wide poll of its 5,000 members, has
decided to oppose the petition of
railroads for a 15 per cent freight
rate increase before the interstate
commerce commission.

Second Presentation in America
to Be Given Here; Mercier
Directs Production.
"Love and Chance" by Marivaux,
will open as the fourth production
of the Summer Repertory players
next Wednesday, and will run the
remainder of the week.
The play is considered by some
critics as the best to come from
the pen of the noted French drama-
tist. It deals with court life in the
eighteenth century.
The present production, it was
announced, is the second presenta-
tion of the play in America. It has
been staged under the direction of
Jean Mercier, guest director of the
Repertory players.
M. Mercier, who was formerly a
member of the staff of the Theatre
du Vieux Columbier in Paris, also
mounted the first production of
"Love and Chance" in this country,
at the Cornish school of Seattle
last winter.
Three more plays are scheduled
for presentation by the players
this summer. "Allison's House,"
Susan Glaspel's Pulitzer prize play,
will open week after next under
the direction of Thomas Wood
Stevens, and will be followed by W.
Somerset Maugham's "The Circle,"
staged by Director Valentine B.
Windt, of Play Production. The
closing play has not yet been de-
cided upon.

Finishes Flight in 8 Hours and
40 Minutes, According to
Unofficial Record.
Fog Blanket Impedes First Part
of Journey; Blind Flying
Instruments Used.
HAVANA, July 18.-()-What
was declared by aviation officials
to be the fastest non-stop flight
from New York to Havana was.
made today by James Goodwin
Hall, former army flyer, when ac-
cording to his timing he spanned
the long stretch in eight hours and
thirty-five minutes.
According to the flier's record, he
took off at Roosevelt field at 4:23
o'clock this morning. Unofficial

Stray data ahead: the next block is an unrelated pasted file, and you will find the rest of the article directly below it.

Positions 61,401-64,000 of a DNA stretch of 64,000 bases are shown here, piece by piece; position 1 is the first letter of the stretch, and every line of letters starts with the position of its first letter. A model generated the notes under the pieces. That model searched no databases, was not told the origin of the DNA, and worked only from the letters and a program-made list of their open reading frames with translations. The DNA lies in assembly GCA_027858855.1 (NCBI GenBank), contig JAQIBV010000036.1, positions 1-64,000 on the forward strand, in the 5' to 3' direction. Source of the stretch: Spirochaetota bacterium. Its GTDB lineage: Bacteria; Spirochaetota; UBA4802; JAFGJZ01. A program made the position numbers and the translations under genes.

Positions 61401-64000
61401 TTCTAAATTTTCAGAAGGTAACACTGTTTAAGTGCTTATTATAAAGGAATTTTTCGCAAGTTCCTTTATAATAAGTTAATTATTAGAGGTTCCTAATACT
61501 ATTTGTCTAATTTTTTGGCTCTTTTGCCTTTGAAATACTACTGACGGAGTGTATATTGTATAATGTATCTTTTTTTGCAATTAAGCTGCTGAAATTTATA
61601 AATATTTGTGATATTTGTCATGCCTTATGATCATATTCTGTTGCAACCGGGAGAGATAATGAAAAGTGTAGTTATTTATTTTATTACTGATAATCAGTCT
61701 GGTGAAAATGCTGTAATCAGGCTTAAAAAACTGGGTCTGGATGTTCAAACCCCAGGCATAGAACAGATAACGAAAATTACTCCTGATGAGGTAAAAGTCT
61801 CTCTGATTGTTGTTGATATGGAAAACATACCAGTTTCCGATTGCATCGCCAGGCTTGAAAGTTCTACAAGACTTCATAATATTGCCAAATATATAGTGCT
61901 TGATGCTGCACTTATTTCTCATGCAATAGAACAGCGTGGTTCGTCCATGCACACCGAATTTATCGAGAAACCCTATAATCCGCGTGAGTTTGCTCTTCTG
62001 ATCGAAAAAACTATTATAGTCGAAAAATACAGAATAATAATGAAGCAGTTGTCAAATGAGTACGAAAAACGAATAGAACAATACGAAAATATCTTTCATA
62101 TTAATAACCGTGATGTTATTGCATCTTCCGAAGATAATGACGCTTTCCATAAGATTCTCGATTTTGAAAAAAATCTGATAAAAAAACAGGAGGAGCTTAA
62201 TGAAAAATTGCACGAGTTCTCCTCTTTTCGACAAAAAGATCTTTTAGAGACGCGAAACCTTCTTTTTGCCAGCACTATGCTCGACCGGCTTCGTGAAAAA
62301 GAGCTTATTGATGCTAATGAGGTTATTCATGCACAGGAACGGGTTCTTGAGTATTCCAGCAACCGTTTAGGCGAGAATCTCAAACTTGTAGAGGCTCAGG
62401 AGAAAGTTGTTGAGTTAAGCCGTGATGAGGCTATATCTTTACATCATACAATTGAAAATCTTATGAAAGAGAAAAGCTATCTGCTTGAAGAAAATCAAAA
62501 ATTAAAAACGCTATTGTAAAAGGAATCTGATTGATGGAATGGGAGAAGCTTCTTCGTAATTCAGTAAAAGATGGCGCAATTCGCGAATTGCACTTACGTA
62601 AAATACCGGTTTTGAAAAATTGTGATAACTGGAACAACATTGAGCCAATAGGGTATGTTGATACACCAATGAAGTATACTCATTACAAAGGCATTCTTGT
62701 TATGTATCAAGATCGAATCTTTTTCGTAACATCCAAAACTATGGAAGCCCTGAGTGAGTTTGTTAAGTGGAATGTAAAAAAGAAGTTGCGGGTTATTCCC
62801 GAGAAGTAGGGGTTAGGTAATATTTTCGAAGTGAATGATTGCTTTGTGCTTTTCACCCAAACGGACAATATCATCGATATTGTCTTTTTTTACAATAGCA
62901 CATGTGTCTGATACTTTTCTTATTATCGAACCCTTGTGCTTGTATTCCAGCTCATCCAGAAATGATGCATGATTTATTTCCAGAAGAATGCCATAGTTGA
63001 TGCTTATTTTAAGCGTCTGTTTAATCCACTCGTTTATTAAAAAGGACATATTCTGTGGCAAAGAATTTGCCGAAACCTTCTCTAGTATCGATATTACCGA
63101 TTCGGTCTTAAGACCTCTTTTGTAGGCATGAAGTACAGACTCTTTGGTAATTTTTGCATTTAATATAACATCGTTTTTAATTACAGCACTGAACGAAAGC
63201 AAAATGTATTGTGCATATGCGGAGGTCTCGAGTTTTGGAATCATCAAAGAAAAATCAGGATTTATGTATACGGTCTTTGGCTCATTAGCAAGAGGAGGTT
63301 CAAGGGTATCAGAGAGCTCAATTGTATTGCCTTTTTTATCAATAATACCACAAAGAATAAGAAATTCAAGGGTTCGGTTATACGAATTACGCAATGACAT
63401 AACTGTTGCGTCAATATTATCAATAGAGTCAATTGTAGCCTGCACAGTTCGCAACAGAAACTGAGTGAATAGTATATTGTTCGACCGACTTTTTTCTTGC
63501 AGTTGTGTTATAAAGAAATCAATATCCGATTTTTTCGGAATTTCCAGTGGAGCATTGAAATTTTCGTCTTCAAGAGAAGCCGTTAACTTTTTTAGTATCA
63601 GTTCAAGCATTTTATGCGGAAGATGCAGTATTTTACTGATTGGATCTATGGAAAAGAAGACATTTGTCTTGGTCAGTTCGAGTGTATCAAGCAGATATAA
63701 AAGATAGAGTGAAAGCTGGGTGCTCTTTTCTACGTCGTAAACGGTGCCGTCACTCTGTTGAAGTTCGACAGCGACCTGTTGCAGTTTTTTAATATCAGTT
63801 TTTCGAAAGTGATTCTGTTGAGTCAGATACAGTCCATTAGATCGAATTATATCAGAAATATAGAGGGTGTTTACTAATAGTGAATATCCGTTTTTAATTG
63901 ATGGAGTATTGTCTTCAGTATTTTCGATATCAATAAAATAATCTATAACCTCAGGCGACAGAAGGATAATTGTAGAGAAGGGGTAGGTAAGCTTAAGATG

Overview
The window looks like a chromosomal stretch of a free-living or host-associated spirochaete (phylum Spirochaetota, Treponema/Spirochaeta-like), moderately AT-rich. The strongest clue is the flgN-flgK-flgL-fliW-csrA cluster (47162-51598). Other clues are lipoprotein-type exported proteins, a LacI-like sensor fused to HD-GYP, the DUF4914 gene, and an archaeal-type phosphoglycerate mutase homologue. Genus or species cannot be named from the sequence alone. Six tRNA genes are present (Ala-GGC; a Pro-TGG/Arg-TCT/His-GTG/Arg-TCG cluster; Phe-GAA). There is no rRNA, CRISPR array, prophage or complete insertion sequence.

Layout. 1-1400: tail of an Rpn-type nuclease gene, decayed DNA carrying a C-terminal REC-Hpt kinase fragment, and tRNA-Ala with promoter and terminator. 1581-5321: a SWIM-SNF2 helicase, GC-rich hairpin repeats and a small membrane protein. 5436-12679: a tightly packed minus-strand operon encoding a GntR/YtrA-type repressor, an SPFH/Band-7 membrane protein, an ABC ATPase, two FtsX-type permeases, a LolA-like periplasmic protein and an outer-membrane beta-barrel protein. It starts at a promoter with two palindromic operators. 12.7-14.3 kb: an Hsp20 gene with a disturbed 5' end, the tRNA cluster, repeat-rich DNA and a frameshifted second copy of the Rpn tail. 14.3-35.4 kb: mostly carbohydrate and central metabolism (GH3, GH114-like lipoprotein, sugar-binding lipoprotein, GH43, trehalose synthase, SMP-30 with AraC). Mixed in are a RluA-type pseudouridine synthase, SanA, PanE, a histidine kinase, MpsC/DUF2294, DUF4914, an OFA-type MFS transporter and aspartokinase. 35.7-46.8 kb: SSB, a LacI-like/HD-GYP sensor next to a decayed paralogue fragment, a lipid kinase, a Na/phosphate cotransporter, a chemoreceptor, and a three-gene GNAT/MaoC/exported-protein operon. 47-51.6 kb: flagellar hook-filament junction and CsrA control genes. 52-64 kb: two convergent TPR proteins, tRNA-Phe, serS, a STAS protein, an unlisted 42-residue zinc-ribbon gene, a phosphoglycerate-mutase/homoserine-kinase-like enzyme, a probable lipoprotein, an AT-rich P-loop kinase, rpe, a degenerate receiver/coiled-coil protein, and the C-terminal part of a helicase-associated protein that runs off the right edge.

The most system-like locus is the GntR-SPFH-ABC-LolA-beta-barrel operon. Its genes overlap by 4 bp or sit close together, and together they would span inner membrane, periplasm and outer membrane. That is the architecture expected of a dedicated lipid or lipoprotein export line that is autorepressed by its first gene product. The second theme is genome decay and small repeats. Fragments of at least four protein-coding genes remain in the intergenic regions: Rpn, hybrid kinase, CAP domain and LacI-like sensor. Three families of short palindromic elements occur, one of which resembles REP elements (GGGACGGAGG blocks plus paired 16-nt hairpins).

figures made the take-off from
New York at 4:38, which would
make the total elapsed time eight
hours, 40 minutes.
Lands at Wrong Field.
Through error Hall landed his
Lockheed-Altair monoplane at Co-
lumbia airport instead of at Curtis
airport, official government field
at Renta, Boyers. Officials there
clocked his arrival at 1:18 eastern
standard time, which would mean
that he had beaten Captain Frank
M. Hawks' time of nine hours, 21
minutes, by 46 minutes on the basis
of a take-off at 4:43 a.m.
Encounters Fog.
Hall said he had encountered fog
during the first few hours of the
flight and was forced to fly at 500
feet. Later it cleared and he climb-
ed to 5000 feet, remaining at that
altitude the remainder of the trip.
His blind flying instruments, espec-
ially his artificial horizon, came
in handy when cutting through the
fog blanket at the outset of the
flight. His 450 h.p. motor, develop-
ing 550 h.p. at high altitude be-
cause of a special super-charger,
functioning perfectly, he said.
Chicago Expert Says Scarlet
Fever Is Preventable
and Curable.
"Conquest of scarlet fever is com-
plete, for not only deaths from scar-
let fever should be prevented if the

Refuses French Plan
,. ,
Henry L. Stimson,
Secretary of State, yesterday in-
formed Premier Laval that the
French loan plan, involving guaran-
tees by the United States, Great
Britain, and France, is entirely un-
acceptable to the government at;
Stimson Informs Laval Proposal
for Guarantee Will Not Be
Acceptable Here.
WASHINGTON, July 18--(')--,
Material modification of the French
plan for a loan to Germany ap-,
peared certain tonight as trans-At-'
lantic discussions continued to pave
the way for a seven-power confer-
hence in London Monday.
The French proposal that such a,
loan be guaranteed by the United
States, Great Britian, and France